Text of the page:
Be Kind. Your dog knows when you’re being mean if you’re not giving them treats

A new study has found dogs are better at understanding our intentions than previously thought and know when they’re being denied treats on purpose.

Researchers either withheld treats or fumbled and dropped them in the study and dogs seemed to know when the researchers were just being “clumsy” and when they were being “mean.”

The team, from the University of Veterinary Medicine Vienna, used the so-called unwilling-unable paradigm to study 96 dogs of various breeds and ages.

It measures whether an animal is sensitive to human intentions, for example whether they are unwilling, or simply unable, to do something.

An experimenter sat inside a transparent box that had holes in the front panel, separating them from the dog. When the dog approached, the experimenter attempted to feed them. The food was sometimes dropped and at other times withheld.

The dogs seemed to know when the explorers were just being “awkward” and when they were being “domestic.”

The team from the University of Veterinary Medicine Vienna found dogs know the difference.

The experiment is similar to one designed to determine whether human babies can read adults’ intentions. The researchers attempted to offer treats to a number of dogs, then either “clumsily” dropped the snack or teased the canines—snatching it away just before the pup could chow down on it.

Even though the basic hand gestures were the same, the dogs appeared more frustrated with the teasing condition, suggesting they understand the difference between our good and ill intent.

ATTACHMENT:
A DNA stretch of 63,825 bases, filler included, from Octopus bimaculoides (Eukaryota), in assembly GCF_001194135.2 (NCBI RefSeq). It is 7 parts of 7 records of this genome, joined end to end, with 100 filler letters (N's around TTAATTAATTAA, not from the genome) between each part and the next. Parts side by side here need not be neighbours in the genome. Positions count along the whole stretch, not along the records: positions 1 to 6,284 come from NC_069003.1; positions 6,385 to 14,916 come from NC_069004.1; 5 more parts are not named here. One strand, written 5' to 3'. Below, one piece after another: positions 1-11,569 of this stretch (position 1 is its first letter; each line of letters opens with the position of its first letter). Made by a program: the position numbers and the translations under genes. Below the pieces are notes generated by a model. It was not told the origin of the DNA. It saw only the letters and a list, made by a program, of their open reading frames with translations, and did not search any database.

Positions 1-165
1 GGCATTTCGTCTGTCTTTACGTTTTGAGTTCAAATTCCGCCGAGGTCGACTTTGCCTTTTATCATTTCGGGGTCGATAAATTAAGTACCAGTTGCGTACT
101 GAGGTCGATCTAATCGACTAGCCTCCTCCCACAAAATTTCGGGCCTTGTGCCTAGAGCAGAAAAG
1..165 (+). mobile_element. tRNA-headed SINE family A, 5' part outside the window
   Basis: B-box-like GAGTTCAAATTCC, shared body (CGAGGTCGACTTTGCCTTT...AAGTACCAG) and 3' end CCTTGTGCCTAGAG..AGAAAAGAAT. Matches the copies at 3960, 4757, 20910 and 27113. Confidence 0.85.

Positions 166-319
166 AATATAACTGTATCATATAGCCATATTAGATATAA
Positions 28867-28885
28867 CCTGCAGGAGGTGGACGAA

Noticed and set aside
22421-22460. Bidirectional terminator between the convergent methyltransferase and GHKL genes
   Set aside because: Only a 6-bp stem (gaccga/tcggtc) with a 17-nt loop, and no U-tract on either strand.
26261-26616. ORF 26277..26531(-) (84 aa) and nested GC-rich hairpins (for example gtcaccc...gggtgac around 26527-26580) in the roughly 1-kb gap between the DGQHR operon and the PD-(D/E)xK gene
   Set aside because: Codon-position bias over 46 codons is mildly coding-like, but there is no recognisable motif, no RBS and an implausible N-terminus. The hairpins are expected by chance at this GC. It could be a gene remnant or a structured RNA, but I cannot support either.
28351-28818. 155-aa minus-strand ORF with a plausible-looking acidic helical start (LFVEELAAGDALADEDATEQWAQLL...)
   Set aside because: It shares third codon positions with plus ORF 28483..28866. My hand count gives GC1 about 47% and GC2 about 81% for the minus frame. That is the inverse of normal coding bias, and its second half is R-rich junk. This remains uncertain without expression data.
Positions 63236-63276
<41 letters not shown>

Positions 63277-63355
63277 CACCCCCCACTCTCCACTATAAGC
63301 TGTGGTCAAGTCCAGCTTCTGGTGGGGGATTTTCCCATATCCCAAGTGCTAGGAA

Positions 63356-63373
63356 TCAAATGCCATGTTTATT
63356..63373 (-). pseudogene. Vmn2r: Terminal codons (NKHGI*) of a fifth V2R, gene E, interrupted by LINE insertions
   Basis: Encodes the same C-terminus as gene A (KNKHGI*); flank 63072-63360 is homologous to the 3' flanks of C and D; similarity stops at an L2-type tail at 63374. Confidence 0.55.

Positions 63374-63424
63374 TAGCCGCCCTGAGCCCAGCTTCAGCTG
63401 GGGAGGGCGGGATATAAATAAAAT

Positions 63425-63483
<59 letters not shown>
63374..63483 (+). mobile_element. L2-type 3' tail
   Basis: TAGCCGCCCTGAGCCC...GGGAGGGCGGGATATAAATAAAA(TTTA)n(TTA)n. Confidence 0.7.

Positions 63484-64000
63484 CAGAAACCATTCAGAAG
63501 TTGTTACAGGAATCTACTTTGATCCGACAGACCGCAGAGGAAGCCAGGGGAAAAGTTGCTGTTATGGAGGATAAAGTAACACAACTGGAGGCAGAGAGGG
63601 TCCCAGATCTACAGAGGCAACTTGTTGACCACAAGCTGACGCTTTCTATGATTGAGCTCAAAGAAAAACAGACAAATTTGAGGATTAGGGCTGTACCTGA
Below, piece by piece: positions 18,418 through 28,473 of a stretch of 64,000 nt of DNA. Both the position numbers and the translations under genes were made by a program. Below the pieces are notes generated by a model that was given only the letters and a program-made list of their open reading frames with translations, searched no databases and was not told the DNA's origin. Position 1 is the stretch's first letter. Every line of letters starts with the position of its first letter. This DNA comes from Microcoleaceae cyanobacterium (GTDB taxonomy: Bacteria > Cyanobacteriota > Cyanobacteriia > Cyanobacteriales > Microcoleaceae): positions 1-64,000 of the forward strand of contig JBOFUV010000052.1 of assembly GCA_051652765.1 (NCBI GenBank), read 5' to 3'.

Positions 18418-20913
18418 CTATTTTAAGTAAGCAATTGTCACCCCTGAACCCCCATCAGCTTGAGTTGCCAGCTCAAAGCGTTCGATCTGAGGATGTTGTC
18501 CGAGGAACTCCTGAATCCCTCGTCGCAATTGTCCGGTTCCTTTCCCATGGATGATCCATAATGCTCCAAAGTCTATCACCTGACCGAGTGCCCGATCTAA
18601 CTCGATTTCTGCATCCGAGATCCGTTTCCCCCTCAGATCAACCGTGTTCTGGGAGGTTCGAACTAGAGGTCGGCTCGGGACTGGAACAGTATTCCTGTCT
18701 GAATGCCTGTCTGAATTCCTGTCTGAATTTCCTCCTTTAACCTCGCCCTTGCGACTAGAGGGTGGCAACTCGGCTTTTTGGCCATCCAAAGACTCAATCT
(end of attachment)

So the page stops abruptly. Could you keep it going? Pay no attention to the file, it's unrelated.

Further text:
To conduct the work, a member of the put herself in jail. Or at least that’s what it might have looked like to the dogs.

In a lab room at the university, Maud Steinmann, then an undergraduate biology student at the HAS University of Applied Sciences, sat in a rectangular box with mesh on the sides and with a clear plastic panel in front of her. In the center of the panel, the team had drilled a golf ball–size hole.

The researchers then led a succession of 48 pet dogs of various breeds into the room. Eight cameras at various locations recorded them, and 3D tracking software assisted by artificial intelligence captured every movement, from a twitch of the tail to a slight shift in muzzle direction.

Then the mind games began. In one set of experiments, Steinmann held a piece of sausage near the hole, but every time the dog approached, the snack “slipped” out of her fingers, falling back inside the cage.

Next up, she again held the treat to the hole, but jerked it away as soon as the dog’s snout got close. In a final test, the team covered the hole; Steinmann tried to push the treat through, but she couldn’t. Each trial lasted about 30 seconds.

The dogs seemed to know when they were being messed with. They stuck around in front of the plastic barrier for 89% of the trial, on average, when the researcher kept dropping the treat, the team reports this month on the preprint server bioRxiv. “Dumb human is trying her best—but she’s clumsy,” they seemed to be thinking.

When Steinmann teased them, however, the dogs were quicker to turn away, sticking around for 78% of the trial.

And when the hole was blocked, the pups spent a mere 64% of the trial time near the plastic barrier, quickly moving to the side of the cage, where it looked like they could get the treat from a different angle. “She wants to give me food, but she can’t,” the dogs may be thinking. “So I’m going to try to get it another way.”

The dogs’ tails also gave clues to their mindset. The 3D tracking software showed the animals tended to wag their tails more on the right side of their bodies when the researcher was fumbling.

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Peg Fong is also in recovery from newspapers

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